After Songworks: There lies the magic of a songwriting camp. Yes, there is subtle pressure in knowing that you have one day to write a song, rehearse it and then record a demo quality version. But, how many times do we write a song…re-write it… change it…speed it up…slow it down…only to realize that the best version was within the original idea. Writing within a constrained timeframe results in the essence of the song being captured and completed before it becomes over analyzed. You will be surprised at how enjoyable this is. Stress brings out the humour in people and makes for some very funny moments. When I go back and listen to the songs we did I can hear an energy that sometimes gets lost when trying to make things too perfect.    

Before Songworks: What if I don’t contribute the same amount as everyone else.

After Songworks: You won’t. Sometimes you’ll contribute less and sometimes you will contribute more. There were moments in every day that I sat back and enjoyed the ideas of my other team members without feeling that I had to contribute. There were times when my ideas took center stage and became the driving energy behind the song. It was a beautiful thing. Every artist understood it. You will lead and you will follow. Feel the force Luke….

I am not a world renowned songwriter. Publishers are not beating a path to my door to get their hands on my songs. My skill as a guitar player is adequate but not noteworthy. Thankfully, Songworks is not a competition. By opening up to this process and letting go of my traditional way of writing, I have absolutely become a better composer. I would not have written three songs in three days sitting at my house last week. I surely would not have written the types of songs that I ended up co-writing. And most importantly, I would not have met the wonderful, creative people that I did nor established the professional connections that may carry me forward to future songwriting opportunities. Would I do Songworks again? Where do I sign up…..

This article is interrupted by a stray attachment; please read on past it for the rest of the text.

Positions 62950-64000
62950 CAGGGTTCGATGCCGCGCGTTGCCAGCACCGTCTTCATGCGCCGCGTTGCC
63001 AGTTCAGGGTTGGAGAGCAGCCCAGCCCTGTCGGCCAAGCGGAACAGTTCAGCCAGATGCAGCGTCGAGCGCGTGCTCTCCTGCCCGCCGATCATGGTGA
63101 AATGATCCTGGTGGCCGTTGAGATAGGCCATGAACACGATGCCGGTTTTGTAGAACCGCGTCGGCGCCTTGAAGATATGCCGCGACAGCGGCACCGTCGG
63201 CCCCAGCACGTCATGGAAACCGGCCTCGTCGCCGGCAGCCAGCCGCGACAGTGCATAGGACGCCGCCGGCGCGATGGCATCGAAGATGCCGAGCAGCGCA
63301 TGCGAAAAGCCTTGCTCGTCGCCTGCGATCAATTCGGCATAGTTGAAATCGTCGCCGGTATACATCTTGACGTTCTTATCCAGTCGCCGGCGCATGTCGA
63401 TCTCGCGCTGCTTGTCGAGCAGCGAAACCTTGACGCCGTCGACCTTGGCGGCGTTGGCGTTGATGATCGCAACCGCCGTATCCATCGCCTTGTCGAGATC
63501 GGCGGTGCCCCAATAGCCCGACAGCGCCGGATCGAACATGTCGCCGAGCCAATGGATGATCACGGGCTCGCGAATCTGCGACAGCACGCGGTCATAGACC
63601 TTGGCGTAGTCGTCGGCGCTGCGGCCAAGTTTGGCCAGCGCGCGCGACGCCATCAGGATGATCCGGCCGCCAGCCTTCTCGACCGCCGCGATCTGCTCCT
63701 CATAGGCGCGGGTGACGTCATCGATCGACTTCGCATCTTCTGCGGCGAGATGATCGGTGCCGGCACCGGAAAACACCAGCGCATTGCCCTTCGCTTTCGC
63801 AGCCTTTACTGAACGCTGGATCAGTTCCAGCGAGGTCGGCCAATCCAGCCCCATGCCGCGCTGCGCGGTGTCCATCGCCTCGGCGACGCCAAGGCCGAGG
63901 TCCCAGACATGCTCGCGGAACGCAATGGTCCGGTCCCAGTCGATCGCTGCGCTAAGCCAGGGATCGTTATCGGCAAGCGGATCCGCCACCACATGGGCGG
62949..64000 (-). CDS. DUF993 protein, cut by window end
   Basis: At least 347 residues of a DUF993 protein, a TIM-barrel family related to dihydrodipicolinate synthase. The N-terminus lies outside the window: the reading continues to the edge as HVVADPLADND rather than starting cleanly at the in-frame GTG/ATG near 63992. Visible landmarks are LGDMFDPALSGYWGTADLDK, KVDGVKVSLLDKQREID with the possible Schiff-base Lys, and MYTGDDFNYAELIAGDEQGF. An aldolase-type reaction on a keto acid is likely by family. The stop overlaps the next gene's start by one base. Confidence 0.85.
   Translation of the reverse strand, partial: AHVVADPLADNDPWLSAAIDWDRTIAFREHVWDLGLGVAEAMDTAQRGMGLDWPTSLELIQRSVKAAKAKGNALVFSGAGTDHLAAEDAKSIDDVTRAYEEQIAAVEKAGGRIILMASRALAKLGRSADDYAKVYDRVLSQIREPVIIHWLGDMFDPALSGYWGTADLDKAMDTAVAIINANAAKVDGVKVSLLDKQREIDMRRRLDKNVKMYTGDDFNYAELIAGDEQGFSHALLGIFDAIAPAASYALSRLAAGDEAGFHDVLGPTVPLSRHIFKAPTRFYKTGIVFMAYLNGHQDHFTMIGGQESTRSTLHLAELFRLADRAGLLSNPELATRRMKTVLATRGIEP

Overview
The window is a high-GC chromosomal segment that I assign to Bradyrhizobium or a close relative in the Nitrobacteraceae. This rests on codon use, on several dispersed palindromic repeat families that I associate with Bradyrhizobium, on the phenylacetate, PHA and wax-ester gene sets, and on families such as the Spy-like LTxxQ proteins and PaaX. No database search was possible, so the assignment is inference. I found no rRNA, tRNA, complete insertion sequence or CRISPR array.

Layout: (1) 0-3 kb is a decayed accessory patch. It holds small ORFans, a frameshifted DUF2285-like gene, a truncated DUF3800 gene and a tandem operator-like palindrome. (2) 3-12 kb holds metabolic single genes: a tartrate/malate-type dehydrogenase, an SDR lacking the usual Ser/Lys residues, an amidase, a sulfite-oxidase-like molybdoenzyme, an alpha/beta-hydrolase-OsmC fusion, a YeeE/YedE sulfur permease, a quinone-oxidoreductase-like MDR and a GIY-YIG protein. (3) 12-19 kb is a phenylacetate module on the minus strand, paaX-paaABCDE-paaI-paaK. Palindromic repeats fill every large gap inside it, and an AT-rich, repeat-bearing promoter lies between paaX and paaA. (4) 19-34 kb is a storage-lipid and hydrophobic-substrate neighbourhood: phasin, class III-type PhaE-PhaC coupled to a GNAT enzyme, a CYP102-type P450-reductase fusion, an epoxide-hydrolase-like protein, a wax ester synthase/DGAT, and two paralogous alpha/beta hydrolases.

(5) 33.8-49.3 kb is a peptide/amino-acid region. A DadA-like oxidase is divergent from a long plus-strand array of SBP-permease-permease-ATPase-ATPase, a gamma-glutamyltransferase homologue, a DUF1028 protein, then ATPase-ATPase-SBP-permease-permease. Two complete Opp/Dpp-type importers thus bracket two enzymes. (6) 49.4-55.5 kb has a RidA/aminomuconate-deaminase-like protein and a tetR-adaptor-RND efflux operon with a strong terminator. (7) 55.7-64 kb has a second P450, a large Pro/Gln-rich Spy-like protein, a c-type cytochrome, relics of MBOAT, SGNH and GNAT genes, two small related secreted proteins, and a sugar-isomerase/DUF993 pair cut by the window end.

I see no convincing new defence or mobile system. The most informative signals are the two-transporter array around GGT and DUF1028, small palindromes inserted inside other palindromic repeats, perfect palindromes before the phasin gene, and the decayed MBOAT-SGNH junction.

Click Here to visit Ed Oakley’s Songwriters’ Profile.


One Last Song – The last day of SongWorks Vancouver 2012 proves to be just as productive

SongWorks Vancouver 2012 Participants: (from top left) Mario Vaira, John Pippus, Jeff Dawson, Laurell Barker, Dave Gaudet, Kate Morgan , Kaylee Johnston, Rachel SuterOmar Khan
SongWorks Vancouver 2012 Participants: (from top left) Mario Vaira, John Pippus, Jeff Dawson, Laurell Barker, Dave Gaudet, Kate Morgan , Kaylee Johnston, Rachel Suter, Omar Khan

Songwriting camps are an opportunity to tune out the world and get intense about songwriting – often with a group of strangers.  John Pippus embarked on this journey courtesy of SongWorks, an S.A.C. sponsored professional songwriting camp that brings together 9 professional songwriters.  Thanks to John’s play-by-play reports, we’ve gotten a taste of the pace and intensity of these kinds of camps, that are often held around the world to create the best environment for some of the best songwriters to write their best songs.  Here is John’s recap of his third and final day at SongWorks Vancouver 2012.

In John’s Words…

9:30AM I arrive with a dozen bagels and cream cheese from Siegel’s Bakery. Best bagels you can get, this side of Montreal. It’s the third and final day of SAC’s three-day songwriter camp. I’m tired but looking forward to see if we can make musical magic one more time. I’m assigned to write with Kate Morgan and David Gaudet. Kate is a 19 year-old writer, with a talent that belies her age. She’s spending a lot of time in Los Angeles these days working with well-known producer Brian Howes. Dave, our producer du jour is a skilled writer, guitarist, and singer, and knows his way around the recording gear. While we wait to get started, Kate plays me a song on her iPhone by Bruno Mars. She would like to try writing something along similar lines. His name is only vaguely familiar to me, but I like what I hear. Acoustic R ‘n B is the vibe I get with some pop ear candy. Right up my alley. And Dave’s too, as it turns out.